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Report: 32 indigenous women, children faced sexual violence in 7 months

  • Published at 08:56 pm August 8th, 2018
Human rights organization Kapaeeng Foundation organizes a seminar at the Centre for Integrated Rural Development for Asia and the Pacific (Cirdap) auditorium in Dhaka on Wednesday to mark International Indigenous Day observed each year on August 9 Syed Zakir Hossain/Dhaka Tribune

Speakers say marginalization of indigenous communitiesis still very prevalent in Bangladesh

At least 32 indigenous women and girl children fell victims to sexual violence and 11 of them were raped from January to July this year, said a human rights organisation on Wednesday.

Pallab Chakma, executive director of Kapaeeng Foundation, revealed the information during a seminar titled 'Eviction of the Marginalised People Including Indigenous Communities from Their Land and Their Human Rights' organised by International Indigenous Day 2018 Celebration Committee involving 17 organisations at Cirdap auditorium in the city.

The report was prepared based on newspaper reports.

Pallab said at least 32 incidents of sexual violence against women took place during seven months of the current year.

Among them, 11 women and girl children fell victims to rape and four of them were killed after rape.

Two became victims of gang rape, nine became subject to attempt to rape and six were sexually harassed, he said.

Speakers at the program urged the government to enact special laws in accordance with the national constitution in order to preserve the rights of indigenous peoples as laws currently in effect have failed to do so.

Amena Mohsin, professor of International Relations at Dhaka University (DU), said pluralism must be ensured for inclusive nationalism.

The land commission is unable to stop the migration of indigenous people due to the unstructured manner in which local government has been working, she said.

She added that the rights of not just the indigenous population of Chittagong, but also indigenous people from the plains, have to be constitutionally recognized.

Rana Dasgupta, general secretary of the Bangladesh Hindu Buddhist Christian Unity Council said marginalization of the indigenous community is still very prevalent in the country.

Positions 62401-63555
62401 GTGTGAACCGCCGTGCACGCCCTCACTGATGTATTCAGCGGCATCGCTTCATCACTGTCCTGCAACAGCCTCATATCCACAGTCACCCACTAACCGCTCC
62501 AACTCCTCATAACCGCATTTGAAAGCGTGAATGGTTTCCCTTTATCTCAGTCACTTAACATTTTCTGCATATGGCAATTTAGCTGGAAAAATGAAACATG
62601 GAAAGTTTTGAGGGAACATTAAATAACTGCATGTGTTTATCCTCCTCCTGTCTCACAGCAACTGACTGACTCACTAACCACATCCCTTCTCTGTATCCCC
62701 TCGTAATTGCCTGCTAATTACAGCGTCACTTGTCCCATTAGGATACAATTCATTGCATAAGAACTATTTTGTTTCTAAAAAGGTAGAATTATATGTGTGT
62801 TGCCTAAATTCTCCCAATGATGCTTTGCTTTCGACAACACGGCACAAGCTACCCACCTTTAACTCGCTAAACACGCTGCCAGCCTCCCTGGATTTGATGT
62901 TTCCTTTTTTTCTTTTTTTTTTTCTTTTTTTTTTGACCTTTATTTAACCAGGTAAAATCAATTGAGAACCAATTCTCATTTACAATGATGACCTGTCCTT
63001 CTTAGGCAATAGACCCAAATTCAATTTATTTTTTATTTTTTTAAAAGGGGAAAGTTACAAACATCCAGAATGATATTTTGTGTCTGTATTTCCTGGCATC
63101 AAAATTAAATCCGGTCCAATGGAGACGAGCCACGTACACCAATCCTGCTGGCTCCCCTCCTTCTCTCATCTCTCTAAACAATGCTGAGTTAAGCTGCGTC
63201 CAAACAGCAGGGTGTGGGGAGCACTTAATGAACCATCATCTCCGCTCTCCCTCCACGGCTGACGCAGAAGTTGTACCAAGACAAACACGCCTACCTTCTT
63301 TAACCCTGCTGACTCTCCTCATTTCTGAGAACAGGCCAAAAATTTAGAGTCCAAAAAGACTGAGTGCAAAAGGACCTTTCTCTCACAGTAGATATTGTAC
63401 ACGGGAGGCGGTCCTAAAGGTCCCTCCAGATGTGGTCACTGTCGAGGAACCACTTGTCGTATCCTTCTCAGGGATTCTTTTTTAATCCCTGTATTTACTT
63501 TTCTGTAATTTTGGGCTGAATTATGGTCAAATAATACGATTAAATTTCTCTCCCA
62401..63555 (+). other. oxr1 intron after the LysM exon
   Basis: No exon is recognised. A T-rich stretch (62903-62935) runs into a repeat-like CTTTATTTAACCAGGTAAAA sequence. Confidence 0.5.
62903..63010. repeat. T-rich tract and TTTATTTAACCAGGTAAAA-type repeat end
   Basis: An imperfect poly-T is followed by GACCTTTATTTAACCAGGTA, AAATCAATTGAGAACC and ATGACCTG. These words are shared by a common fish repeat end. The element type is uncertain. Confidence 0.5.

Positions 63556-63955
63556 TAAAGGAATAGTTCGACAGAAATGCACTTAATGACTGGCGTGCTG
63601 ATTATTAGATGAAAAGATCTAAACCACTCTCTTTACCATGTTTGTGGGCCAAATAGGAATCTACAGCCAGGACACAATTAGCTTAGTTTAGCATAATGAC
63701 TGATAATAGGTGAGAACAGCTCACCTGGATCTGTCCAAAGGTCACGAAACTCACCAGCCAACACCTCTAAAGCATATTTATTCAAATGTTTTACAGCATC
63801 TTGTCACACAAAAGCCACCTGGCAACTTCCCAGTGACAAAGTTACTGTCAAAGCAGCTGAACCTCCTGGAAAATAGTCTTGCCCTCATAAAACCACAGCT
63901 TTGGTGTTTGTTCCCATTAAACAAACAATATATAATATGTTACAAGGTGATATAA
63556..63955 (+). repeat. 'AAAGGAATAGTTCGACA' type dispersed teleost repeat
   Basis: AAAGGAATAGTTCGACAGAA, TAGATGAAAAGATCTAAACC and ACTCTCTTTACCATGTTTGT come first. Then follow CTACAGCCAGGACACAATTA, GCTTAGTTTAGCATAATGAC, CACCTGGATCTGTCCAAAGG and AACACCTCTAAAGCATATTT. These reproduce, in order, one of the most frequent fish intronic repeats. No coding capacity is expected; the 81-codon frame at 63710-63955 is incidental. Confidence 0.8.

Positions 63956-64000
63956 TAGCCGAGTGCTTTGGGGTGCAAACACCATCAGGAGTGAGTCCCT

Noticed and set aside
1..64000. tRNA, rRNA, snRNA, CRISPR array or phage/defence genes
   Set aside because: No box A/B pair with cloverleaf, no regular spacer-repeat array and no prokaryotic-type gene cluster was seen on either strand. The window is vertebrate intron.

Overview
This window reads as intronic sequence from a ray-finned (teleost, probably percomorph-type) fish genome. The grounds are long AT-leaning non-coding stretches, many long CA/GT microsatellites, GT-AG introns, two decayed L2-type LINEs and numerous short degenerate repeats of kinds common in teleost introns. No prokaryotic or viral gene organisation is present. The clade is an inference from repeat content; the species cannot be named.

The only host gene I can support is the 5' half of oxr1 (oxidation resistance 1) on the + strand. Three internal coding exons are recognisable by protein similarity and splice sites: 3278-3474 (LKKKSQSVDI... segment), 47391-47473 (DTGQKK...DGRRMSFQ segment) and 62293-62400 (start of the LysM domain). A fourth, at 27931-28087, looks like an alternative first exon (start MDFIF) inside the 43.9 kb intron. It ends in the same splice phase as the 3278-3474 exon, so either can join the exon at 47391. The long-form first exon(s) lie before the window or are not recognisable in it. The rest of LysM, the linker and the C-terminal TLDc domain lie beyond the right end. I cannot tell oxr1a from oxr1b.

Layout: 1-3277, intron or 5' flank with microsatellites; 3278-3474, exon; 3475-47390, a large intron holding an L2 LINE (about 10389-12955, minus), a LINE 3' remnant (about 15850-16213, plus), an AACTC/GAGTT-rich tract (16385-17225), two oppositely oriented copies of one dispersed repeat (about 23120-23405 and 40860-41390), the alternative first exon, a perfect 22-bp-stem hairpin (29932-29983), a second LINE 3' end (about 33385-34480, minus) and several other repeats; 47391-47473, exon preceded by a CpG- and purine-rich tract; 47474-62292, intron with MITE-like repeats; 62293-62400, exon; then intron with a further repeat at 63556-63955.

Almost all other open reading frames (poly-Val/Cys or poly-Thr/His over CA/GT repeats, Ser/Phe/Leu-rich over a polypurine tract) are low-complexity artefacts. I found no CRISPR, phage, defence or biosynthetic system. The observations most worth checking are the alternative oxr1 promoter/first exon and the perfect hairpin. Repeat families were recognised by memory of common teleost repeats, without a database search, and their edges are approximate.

Speaking as chief guest, lawmaker Fazle Hossain Badsha said there needs to be a special law to protect the rights of indigenous communities.

He called on the people to work towards unity among different communities, secularism, democracy and equal rights for every member of every community, and no divisiveness over land.

Khushi Kabir, chairperson of the Association for Land Reform and Development, said women are the most affected in any type of conflict. This holds even truer in the case of indigenous women.

Rani Yen Yen, adviser to the Chakma Circle, said five indigenous women have been victims of sexual harassment in the last 11 days.

The indigenous women of the Chittagong Hill Tracts have no security in their own lands, she added.

She further said that violence against these women has been increasing due to miscarriage of justice, and that these cases are so frequent, it has become the norm for the perpetrators.

She mentioned that 100 families have reportedly migrated to Myanmar due to oppression in their own lands. The migration tends to happen when indigenous communities fear being driven out, with lack of security and human rights also being contributing factors.

Speakers at the seminar called on the state to help ensure and protect the rights of indigenous populations, saying that will only prevail when there is secularism and no discrimination based on language, race, or gender.

Advocate Sultana Kamal presided over the seminar, where DU Professor Dr Rubaiyat Ferdous, Bangladesh Indigenous Peoples Forum General Secretary Sanjib Drong, Bangladesh Jatiya Adivasi Parishad President Rabindrath Saren, spoke among others.